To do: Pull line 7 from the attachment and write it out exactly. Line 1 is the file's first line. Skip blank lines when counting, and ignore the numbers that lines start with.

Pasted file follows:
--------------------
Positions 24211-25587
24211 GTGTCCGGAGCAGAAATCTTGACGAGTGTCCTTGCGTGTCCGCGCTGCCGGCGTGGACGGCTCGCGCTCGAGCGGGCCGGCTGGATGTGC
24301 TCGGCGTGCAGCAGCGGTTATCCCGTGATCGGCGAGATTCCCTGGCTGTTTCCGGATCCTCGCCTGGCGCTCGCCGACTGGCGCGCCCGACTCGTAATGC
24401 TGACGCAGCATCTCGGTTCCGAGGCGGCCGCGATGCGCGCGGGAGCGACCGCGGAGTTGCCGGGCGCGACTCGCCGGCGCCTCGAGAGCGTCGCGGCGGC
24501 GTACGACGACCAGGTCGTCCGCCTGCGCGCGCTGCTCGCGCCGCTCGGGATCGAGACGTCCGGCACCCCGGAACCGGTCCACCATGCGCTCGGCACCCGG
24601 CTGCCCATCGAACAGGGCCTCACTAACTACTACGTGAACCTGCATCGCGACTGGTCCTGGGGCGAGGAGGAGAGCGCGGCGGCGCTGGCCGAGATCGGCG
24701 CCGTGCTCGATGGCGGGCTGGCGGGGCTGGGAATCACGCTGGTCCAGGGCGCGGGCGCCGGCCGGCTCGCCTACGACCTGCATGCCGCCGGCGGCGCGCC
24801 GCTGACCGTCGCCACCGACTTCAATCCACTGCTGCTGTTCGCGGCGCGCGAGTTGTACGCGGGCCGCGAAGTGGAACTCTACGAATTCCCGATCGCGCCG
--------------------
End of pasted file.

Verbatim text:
24701 CCGTGCTCGATGGCGGGCTGGCGGGGCTGGGAATCACGCTGGTCCAGGGCGCGGGCGCCGGCCGGCTCGCCTACGACCTGCATGCCGCCGGCGGCGCGCC